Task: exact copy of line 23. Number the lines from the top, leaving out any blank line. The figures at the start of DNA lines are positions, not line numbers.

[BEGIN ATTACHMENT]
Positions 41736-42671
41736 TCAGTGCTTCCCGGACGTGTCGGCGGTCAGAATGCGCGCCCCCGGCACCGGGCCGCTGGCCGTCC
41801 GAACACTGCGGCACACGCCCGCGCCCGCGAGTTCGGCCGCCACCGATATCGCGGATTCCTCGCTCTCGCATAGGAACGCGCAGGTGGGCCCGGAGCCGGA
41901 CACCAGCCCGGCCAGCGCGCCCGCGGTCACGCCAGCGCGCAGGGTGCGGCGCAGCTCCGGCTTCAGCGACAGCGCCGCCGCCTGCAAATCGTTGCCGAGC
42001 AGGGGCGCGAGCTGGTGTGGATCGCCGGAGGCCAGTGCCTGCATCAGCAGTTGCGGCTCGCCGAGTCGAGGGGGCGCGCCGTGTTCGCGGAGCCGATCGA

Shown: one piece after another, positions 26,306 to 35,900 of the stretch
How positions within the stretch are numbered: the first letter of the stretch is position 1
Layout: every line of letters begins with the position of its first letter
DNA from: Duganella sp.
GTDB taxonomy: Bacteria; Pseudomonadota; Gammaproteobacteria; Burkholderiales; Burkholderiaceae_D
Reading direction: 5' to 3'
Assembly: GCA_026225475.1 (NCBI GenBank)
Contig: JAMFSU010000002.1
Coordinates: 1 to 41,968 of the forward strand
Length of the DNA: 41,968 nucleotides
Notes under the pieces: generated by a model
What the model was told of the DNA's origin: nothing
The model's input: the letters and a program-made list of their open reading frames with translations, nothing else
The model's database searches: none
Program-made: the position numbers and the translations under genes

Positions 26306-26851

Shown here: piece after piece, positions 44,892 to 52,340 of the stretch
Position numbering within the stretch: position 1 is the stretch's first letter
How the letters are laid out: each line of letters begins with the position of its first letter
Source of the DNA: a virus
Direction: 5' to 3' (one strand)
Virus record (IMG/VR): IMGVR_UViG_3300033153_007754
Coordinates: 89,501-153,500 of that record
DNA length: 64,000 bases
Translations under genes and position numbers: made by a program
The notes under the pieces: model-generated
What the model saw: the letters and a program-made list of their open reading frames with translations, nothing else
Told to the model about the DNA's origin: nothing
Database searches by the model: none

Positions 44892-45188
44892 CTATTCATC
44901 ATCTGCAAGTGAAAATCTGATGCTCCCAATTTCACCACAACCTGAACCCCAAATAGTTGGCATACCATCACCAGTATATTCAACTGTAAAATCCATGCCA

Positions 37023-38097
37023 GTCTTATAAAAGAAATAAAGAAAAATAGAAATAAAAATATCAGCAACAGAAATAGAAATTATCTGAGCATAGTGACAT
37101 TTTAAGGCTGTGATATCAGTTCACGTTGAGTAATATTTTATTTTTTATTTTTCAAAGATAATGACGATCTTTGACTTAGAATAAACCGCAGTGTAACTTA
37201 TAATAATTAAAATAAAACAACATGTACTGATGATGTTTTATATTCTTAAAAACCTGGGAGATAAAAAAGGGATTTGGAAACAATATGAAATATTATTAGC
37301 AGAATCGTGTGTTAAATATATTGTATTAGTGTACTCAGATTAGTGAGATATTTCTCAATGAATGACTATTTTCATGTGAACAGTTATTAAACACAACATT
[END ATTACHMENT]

Position numbering within the stretch: position 1 is the stretch's first letter